Deep Observation Assignment: Eleven Examples

The Battle

Emma Suleski

She smacked together cherry red lips and turned her head towards the window. Boston’s underground tunnels reflected fleetingly in her polished sunglasses before she put her head back down to her phone. She lifted her sunglasses to push back ashy-blonde curls. She stared at the screen of her phone then shut her eyes momentarily. Her posture was unflinching, shoulders remained poised, neck taut, chin up, yet her lip quavered and her eyes weren’t simply shut, they were squeezed tight. After a sharp inhale, she looked back down at her phone and typed a reply. A short, “okay” or maybe, “on my way.”

The T jolted back and forth on uneasy tracks and her eyes darted from person to person, scanning unfamiliar faces, seemingly wanting to get lost in their stories and away from her own. Her heavy lids fell back down and she imagined better days. She dreamed of spring break in Mexico three years ago where she acquired the small bird tattoo on her left forearm. She could’ve sworn she was breaking free that year. She let memories of her childhood flurry around her crowded mind. A smile crept across her face thinking of her dad, much younger back then, tossing her up and down in the living room, making her believe she could fly. Her mom, listening to music as she cooked in the kitchen until Dad interrupted her by asking for a dance. Her younger brother walking in the door triumphantly parading his basketball and a smile on his face, “I beat Dad this time! By a whole six points!”

The train jolted her out of her dreams and the mechanical voice indicated, “Longwood.” She gathered her belongings, a black backpack and small duffel, and stepped out of the train car. Walking quickly she dialed a number on her phone.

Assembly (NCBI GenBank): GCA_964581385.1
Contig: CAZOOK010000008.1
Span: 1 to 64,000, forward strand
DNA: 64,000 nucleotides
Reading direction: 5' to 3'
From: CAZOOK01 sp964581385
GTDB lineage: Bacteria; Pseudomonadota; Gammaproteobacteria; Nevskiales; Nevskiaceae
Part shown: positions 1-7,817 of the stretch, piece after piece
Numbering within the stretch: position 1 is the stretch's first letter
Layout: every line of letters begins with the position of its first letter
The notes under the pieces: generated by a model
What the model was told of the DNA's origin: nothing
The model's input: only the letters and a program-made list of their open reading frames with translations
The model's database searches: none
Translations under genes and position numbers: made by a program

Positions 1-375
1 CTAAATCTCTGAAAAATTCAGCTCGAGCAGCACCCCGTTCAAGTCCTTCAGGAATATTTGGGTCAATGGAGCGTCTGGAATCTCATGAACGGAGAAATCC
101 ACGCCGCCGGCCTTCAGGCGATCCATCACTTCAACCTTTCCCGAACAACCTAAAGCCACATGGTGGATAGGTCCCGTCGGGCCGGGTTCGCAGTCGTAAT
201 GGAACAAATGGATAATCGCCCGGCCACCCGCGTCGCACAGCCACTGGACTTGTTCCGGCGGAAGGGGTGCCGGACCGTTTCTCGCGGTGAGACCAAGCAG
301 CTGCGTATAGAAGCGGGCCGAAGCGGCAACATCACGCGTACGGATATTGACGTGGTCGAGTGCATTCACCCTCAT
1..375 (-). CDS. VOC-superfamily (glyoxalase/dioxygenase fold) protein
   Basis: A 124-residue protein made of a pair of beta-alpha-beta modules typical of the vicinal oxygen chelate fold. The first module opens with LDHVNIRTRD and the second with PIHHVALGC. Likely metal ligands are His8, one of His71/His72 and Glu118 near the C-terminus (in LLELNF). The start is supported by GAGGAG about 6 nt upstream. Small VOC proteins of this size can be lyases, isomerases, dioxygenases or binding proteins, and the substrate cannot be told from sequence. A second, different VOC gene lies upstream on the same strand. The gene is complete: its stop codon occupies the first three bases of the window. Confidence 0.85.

She spoke quickly and clearly, “Hey, Kathy? I just got off the T. Yeah I’ll be there soon. What room number?” Her Aunt Kathy was always in charge of any family emergency. She had an incredible levelheadedness about her that nobody else seemed to possess. It would be a comfort to see her and hear another of her timely updates.

Blond curls tangling in the city wind, she turned left into Massachusetts General Hospital’s driveway. Ironically, at this point she pulled out a cigarette and stopped to smoke. She had planned to quit the habit but then all of this happened with her dad and she needed a simple comfort, no matter how unhealthy. She tossed the cigarette to the ground and used the tip of her nude flats to extinguish it. She couldn’t put this off any longer. She walked up to the big revolving door and entered the hospital.

The elevator took exactly twenty-four seconds to arrive. When it did, she traveled up eight floors and down a long hallway. It was the typical hospital scene; nurses power walking this way and that, doctors in lab coats updating patients. She finally entered room 815 and looked at her sickly father on the bed in front of her. He looked just as he always did, yet totally different. The peaceful rise and fall of his chest indicated a sleep she hadn’t had in days. Kathy greeted her with a sympathetic smile that spoke for itself; there was no news.

She let her bags drop to the floor and took over the seat closest to her dad. She smiled briefly, then picked up his hand and rested her head on his shoulder. This battle had only just begun.

Discussion Questions

  • Why would somebody want to read this piece (the “Who cares?” factor)?
  • Can you clearly identify the author’s intention for the piece?
  • How well does the author support the intention of the piece? Cite specific details that support or take away from the author’s intention.
  • Is there information missing from this piece that would make its intention clearer? What else would you like to know?
  • Does the author portray herself as a round character? How does she do this?
  • Do you trust the author of this piece? Why or why not?
  • How clearly does the author establish a sense of setting/space in this piece? Cite specific details that support your claim.
  • How clearly does the author establish characters other than the self in this piece? Cite specific details that support your claim.
  • Did you learn anything new from reading this piece? If so, what?
  • Are there particular passages with engaging language/description that stood out to you? Describe the appeal of these passages.
  • Would you read more writing from this author? Why or why not?

 

License

Icon for the Creative Commons Attribution-NonCommercial-ShareAlike 4.0 International License

The Battle by Emma Suleski is licensed under a Creative Commons Attribution-NonCommercial-ShareAlike 4.0 International License, except where otherwise noted.

Share This Book